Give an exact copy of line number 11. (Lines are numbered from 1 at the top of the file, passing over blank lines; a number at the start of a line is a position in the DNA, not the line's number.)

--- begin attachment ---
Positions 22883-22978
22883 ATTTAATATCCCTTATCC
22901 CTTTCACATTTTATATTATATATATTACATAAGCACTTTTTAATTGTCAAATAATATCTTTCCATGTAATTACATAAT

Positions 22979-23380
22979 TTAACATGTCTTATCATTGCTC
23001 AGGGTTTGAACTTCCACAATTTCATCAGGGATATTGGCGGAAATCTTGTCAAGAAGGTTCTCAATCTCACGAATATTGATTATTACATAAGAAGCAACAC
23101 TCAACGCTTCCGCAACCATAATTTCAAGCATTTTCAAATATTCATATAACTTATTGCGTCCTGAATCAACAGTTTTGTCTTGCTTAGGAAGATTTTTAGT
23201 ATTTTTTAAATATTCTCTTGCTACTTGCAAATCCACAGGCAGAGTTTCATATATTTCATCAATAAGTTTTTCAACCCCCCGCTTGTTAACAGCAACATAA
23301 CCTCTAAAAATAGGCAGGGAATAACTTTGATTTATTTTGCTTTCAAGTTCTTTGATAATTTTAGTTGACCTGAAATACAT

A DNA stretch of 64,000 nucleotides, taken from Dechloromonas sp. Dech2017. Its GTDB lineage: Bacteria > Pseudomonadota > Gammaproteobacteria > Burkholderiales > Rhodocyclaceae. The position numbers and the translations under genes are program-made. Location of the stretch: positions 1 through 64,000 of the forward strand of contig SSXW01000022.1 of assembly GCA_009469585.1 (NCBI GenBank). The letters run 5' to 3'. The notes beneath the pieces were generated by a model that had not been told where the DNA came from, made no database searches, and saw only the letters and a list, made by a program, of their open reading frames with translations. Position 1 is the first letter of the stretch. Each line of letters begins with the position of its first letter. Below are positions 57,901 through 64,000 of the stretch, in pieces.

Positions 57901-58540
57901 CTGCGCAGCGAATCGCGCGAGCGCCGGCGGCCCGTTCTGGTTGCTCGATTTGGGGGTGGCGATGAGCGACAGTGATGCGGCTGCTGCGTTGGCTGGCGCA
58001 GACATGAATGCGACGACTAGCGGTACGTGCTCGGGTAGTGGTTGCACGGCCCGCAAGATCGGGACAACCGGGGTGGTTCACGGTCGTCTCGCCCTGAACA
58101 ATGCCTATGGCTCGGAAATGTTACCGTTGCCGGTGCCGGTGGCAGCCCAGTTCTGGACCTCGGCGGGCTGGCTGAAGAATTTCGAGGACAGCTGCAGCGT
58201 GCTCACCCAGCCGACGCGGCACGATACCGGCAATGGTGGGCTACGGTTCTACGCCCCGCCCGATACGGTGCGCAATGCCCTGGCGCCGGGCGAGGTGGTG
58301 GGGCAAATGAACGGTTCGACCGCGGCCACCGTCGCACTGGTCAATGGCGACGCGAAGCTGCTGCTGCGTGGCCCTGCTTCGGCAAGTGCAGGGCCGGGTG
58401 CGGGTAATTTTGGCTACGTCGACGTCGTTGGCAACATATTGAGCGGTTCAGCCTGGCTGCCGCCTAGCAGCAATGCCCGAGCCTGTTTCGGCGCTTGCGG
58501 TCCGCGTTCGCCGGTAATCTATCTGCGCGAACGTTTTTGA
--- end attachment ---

Positions 57901-58540